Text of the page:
BLOOMINGTON — A poignant thing happened as downstate Illinois' first licensed, free-standing birthing center reached its goals for its first year.

A family was created.

"I feel like they (patient families) are a part of my family," said Amie Hernandez, certified nurse midwife and director of midwifery at the Birth Center of Bloomington-Normal, 6 Westport Court, Bloomington. "I like being a part of their lives."

Hernandez spoke at the Birth Center on Tuesday shortly before the 80th birth happened at the center since its first delivery on Oct. 26, 2016.

Considering all services at the Birth Center — which began providing prenatal care in July 2016 — more than 200 patients have been served, said Office Coordinator Jessica Poppe said.

"Our numbers are pretty much on track with what we expected," Poppe said.

Danielle Giles, whose daughter, Arwen, was the first baby born at the Birth Center on Oct. 26, 2016, said the numbers prove Central Illinois women wanted natural childbirth.

"They are professional and they treat you like family," said Giles, who lived in Champaign when Arwen was born but now lives in Indiana. Giles keeps in contact with Hernandez and she, her husband and Arwen were among 70 people who recently packed the Birth Center for a first "birthday party."

The Birth Center received its state license for deliveries in October 2016, two years after the state's first center opened in Berwyn. They remain the state's only two licensed, free-standing birth centers.

The goal of Dr. Joe Santiago and Dr. Dele Ogunleye — Bloomington-Normal obstetrician/gynecologists who are co-owners of the Birth Center — is to attract Central Illinois women who want to give birth in a less clinical, less costly setting.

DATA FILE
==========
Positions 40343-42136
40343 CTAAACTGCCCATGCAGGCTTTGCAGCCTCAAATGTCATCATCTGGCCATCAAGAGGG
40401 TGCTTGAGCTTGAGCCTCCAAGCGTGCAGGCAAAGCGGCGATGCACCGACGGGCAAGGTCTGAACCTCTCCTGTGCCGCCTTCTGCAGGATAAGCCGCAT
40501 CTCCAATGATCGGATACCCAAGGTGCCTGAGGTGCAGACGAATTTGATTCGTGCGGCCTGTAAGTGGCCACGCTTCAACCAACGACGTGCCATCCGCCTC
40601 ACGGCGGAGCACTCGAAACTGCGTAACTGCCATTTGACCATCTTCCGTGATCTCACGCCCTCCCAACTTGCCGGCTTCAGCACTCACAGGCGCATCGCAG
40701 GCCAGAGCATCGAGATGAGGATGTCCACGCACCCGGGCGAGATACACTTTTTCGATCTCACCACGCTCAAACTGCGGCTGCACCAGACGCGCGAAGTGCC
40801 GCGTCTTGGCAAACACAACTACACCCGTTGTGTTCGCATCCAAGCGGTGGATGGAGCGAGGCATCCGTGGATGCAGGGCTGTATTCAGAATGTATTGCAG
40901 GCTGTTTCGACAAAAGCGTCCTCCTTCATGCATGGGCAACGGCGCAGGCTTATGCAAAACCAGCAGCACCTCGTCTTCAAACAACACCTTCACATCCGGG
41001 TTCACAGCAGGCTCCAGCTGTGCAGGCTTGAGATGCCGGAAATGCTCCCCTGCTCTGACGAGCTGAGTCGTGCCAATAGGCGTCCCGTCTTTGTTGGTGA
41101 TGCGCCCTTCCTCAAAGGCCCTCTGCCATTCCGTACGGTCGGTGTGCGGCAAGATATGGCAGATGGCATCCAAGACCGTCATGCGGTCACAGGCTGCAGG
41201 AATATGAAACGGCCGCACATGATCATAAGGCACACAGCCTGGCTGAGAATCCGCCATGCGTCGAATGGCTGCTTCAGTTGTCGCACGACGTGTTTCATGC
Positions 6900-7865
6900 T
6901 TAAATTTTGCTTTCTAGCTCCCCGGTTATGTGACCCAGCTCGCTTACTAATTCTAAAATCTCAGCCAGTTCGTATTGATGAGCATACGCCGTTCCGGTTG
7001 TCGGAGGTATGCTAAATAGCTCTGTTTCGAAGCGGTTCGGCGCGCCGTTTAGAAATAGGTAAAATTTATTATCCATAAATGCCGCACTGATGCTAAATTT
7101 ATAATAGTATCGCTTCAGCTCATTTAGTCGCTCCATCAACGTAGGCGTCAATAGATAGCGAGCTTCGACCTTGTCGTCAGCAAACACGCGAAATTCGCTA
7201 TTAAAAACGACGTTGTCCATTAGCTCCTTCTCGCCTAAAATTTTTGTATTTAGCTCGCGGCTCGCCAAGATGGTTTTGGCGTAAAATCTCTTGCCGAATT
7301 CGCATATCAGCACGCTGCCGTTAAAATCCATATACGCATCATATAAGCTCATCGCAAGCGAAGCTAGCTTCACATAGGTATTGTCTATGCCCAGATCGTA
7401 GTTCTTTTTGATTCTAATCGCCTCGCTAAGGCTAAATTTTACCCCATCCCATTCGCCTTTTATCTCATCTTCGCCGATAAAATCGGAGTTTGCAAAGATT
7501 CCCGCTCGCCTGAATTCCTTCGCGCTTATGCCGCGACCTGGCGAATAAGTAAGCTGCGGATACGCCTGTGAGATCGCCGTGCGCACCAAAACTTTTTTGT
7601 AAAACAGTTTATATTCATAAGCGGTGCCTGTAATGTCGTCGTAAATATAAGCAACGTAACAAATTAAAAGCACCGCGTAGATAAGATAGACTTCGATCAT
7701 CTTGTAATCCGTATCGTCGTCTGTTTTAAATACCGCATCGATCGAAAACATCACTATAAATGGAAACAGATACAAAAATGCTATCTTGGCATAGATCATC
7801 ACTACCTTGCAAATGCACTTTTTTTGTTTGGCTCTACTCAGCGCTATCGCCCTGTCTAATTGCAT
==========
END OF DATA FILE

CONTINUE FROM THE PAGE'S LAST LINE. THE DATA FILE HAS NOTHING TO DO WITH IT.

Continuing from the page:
Birthing centers are for women at low risk of birthing complications. When complications arise, the center has an agreement with nearby OSF HealthCare St. Joseph Medical Center to accept the patient.

Of the 80 labor and delivery patients so far, 10 have required transfer and none had adverse outcomes, Poppe said. That 12 percent transfer rate is consistent with licensed birth centers nationwide, she said.

Most of the 10 patients were in-labor transfers, largely for women whose water had ruptured but they needed medicine to induce labor and for women experiencing long labor who decided they wanted an epidural for pain relief.

Four women needed Cesarean-sections but that 5 percent C-section rate is lower than the national average of 32 percent, Poppe said.

Renell Composto, manager of patient care for St. Joseph's Birthing Center, which had 723 births in the fiscal year ending Sept. 30, said "Outcomes for patients who we have received from the Birth Center have been outstanding."

"I think it (the Birth Center) has served women with low-risk pregnancies well," Composto said. "It gives them an option."

"We continue to be supportive of the Birth Center and the niche it provides for low-risk women who wish to give birth outside of a hospital setting," said Lori Harper, director of nursing practice and obstetrics for Advocate BroMenn Medical Center in Normal, where 1,611 babies were born during 2016.

"The state (of Illinois) was ready for this," Santiago said of the Birth Center. Poppe noted that two-thirds of patients have been from outside Bloomington-Normal, some from 90 minutes away.

Other services at the Birth Center include well-women gynecological care, prenatal visits, prenatal yoga, childbirth education classes, newborn exams, post-partum care and car seat safety checks. The center employs three certified nurse midwives and two office coordinators.

"We believe in the Birth Center and what they're providing families," Giles said. "We are proud to be a part of their history."

"It feels like family," Santiago said. "I wasn't prepared for that. I have been re-inspired."

"It has been an honor and a joy to support women to take ownership of their birth experience and to observe the empowerment that results," said certified nurse midwife Angie Detwiler. "Anything that increases health care options for women is a positive thing for the community."

Follow Paul Swiech on Twitter: @pg_swiech

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Health Editor

Health Editor for The Pantagraph.

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